“One of the great measures is what are people saying about you? That's through social media and traditional media," said Maria Reitan, senior principal at Carmichael Lynch Spong. “We want to do a 180 on what's been going on in terms of coverage in the media. We know now there has been more negative than positive publicity about Brooklyn Park. One of the major metrics of success is trying to ensure that balance turns the other way."

The Development Authority agreed to finance the marketing strategy by a 4-2 vote after a lengthy debate.

"The opportunity is there to move the needle and create value," said Mayor Jeff Lunde, who voted yes. "I am not a branding expert, but if you create the value that’s when you start to see the return side. You start to see property values go up. You start to see companies who may not require an incentive to come here because the brokers, the site selection committee, brings people here."

Bolstered by some recent success attracting corporate campuses, and with an eye on the city's last 1,200 acres of undeveloped land, city leaders think now is the perfect time to buy into a professional marketing strategy, the mayor said.

"People are going to come and look at things because of our past success. This is the right thing to do. Businesses told us overwhelmingly to work on our image and branding," Lunde said.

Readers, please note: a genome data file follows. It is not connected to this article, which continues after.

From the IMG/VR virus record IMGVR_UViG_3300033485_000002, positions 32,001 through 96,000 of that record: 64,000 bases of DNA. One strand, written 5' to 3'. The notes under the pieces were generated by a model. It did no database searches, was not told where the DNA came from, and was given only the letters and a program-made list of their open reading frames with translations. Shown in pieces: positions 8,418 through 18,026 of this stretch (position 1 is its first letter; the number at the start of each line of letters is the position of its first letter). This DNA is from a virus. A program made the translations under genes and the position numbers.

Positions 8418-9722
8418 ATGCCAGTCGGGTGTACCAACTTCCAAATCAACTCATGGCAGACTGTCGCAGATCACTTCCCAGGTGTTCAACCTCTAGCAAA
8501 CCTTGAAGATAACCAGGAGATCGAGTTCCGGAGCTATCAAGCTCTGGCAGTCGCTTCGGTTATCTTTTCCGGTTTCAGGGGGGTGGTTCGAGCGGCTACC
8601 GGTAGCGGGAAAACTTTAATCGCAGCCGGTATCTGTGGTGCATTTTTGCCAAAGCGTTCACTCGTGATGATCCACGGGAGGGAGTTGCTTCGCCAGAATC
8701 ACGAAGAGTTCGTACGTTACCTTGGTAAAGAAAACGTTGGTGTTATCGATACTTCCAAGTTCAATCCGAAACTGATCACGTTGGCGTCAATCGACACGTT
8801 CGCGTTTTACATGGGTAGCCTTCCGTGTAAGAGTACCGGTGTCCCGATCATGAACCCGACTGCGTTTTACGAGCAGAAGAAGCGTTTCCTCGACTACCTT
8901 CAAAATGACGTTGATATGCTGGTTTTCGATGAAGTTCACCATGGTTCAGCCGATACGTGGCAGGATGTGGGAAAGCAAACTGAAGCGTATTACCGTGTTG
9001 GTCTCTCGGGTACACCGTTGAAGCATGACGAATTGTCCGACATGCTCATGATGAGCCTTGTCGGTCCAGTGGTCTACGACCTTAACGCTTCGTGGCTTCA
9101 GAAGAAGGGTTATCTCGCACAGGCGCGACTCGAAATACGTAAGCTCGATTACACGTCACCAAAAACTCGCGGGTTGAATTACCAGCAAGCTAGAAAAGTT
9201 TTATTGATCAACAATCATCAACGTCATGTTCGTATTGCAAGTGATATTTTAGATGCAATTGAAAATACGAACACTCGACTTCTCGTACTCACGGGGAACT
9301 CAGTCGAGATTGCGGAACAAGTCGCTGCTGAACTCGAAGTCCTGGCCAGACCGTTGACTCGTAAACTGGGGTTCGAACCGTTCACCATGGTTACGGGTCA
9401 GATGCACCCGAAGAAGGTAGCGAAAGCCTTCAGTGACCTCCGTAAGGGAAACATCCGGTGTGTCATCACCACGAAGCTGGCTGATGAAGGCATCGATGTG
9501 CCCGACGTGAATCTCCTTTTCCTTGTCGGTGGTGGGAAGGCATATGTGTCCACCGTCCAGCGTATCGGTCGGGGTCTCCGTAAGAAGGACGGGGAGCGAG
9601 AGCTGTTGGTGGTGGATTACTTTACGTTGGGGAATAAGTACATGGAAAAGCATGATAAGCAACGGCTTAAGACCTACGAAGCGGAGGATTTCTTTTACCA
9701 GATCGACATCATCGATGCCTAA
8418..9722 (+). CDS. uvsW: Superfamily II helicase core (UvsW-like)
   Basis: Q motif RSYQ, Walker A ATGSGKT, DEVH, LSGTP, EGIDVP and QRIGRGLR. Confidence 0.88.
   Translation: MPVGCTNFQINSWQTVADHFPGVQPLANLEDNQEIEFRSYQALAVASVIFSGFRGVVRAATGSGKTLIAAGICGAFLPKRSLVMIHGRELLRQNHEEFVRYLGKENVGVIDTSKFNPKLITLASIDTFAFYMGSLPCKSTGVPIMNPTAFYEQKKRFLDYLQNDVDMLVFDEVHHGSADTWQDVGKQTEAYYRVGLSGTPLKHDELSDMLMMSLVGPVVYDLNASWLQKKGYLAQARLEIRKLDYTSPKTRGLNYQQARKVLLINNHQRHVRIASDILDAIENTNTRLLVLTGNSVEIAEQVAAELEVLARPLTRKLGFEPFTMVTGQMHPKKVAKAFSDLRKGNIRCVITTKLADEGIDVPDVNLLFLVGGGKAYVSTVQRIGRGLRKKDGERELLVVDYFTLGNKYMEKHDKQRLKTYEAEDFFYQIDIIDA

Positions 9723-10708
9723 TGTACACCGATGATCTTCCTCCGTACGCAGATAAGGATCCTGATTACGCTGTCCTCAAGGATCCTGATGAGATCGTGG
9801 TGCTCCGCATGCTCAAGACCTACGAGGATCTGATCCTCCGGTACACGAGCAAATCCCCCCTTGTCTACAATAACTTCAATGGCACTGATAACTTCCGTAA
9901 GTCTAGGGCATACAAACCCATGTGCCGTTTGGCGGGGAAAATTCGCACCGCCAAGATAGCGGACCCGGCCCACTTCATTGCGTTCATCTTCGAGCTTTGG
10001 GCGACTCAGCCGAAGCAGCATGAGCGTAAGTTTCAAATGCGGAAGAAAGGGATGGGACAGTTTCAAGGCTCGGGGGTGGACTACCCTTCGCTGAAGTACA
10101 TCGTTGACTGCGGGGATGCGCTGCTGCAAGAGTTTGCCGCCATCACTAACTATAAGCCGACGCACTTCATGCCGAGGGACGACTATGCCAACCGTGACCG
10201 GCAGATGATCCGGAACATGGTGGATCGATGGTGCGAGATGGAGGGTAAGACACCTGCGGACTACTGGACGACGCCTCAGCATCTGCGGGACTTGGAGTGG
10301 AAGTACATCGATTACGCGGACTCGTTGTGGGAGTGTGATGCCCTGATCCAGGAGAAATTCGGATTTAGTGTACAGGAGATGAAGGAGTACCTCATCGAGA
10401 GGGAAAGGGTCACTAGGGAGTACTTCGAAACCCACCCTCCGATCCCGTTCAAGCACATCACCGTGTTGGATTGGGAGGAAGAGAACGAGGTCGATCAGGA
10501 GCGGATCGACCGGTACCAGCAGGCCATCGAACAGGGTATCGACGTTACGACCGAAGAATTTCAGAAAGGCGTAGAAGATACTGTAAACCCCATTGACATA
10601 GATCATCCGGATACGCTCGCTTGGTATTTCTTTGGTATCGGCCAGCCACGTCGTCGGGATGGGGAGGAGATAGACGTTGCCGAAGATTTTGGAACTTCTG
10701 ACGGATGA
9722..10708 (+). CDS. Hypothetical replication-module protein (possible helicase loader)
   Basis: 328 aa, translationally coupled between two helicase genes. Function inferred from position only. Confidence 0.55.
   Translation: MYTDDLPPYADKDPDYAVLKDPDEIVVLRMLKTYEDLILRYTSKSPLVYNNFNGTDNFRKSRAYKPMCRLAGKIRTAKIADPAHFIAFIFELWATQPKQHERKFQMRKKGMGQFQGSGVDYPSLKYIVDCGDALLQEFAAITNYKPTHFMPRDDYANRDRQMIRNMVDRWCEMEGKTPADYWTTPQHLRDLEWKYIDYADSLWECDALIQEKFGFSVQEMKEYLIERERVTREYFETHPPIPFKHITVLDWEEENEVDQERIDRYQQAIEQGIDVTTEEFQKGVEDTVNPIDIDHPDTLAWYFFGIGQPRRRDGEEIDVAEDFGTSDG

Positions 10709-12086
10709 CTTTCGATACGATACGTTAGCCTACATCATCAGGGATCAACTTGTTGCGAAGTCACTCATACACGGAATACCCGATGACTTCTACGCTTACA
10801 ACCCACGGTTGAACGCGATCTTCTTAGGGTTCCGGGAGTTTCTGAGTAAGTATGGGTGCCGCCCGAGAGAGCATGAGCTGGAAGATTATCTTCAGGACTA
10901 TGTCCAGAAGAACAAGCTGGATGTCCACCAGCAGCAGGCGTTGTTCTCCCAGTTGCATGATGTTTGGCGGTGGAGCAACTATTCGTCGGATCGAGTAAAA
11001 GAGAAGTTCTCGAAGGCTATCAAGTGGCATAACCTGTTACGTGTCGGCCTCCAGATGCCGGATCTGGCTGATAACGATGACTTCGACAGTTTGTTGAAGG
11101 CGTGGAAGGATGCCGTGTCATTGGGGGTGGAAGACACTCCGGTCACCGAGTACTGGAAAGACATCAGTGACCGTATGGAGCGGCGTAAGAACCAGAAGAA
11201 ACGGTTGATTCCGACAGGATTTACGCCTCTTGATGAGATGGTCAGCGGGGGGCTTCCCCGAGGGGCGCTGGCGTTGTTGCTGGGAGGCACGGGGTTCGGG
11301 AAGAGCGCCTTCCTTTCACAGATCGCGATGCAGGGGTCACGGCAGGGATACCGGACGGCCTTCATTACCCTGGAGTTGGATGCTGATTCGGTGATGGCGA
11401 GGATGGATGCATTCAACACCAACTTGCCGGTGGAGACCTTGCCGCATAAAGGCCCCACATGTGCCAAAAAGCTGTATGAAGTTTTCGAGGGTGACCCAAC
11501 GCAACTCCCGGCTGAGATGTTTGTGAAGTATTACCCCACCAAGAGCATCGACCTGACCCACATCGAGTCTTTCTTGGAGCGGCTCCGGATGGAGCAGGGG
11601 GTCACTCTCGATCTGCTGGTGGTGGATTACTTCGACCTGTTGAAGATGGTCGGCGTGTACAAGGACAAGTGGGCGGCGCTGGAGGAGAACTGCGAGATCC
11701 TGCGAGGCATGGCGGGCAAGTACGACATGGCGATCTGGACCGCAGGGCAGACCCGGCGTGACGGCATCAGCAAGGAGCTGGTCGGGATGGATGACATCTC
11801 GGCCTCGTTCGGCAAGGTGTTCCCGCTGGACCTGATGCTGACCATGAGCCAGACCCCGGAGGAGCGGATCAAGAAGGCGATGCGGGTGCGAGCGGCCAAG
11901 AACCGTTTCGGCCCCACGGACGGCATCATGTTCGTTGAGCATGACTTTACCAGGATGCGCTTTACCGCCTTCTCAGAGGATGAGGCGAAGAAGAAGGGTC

It's also a chance to brand and market the city's diversity, which some Minnesotans haven't always viewed as a strong point.

Brooklyn Park is the second-most diverse city in the state, trailing only neighboring Brooklyn Center. The city of 78,000 is about 50 percent minority residents and 20 percent foreign-born.

"Part of what we fight is the fact Minnesota is not as nice as Minnesotans like to claim they are when it comes to diversity," Lunde said.

'No' votes

Council Members Rich Gates and Bob Mata voted against spending money on an outside marketing effort.

"We don’t have $150,000 to spend on this. We are over budget already," Gates said. "This is a waste of money."

Mata was less adamant in his objections but questioned whether a marketing strategy would be honest and authentic. "You can tell anyone you want anything you want to. When it comes down to reality, it has to be reality," he said.

A committee of businesspeople was the driving force behind hiring an outside firm, said Michael Sable, the city's acting director of community development.

It isn't just unmeasurable perceptions that the city suffers from a bad rep, Sable said. Recently, a builder showcased three identical model homes in three communities. The Plymouth model was listed at $799,000, the Maple Grove model at $699,000 and the Brooklyn Park one at $599,000.

"We are not capturing the value our community really offers," Sable said.

The one-time marketing campaign is equivalent to about 10 percent of the Development Authority's annual $1.5 million budget.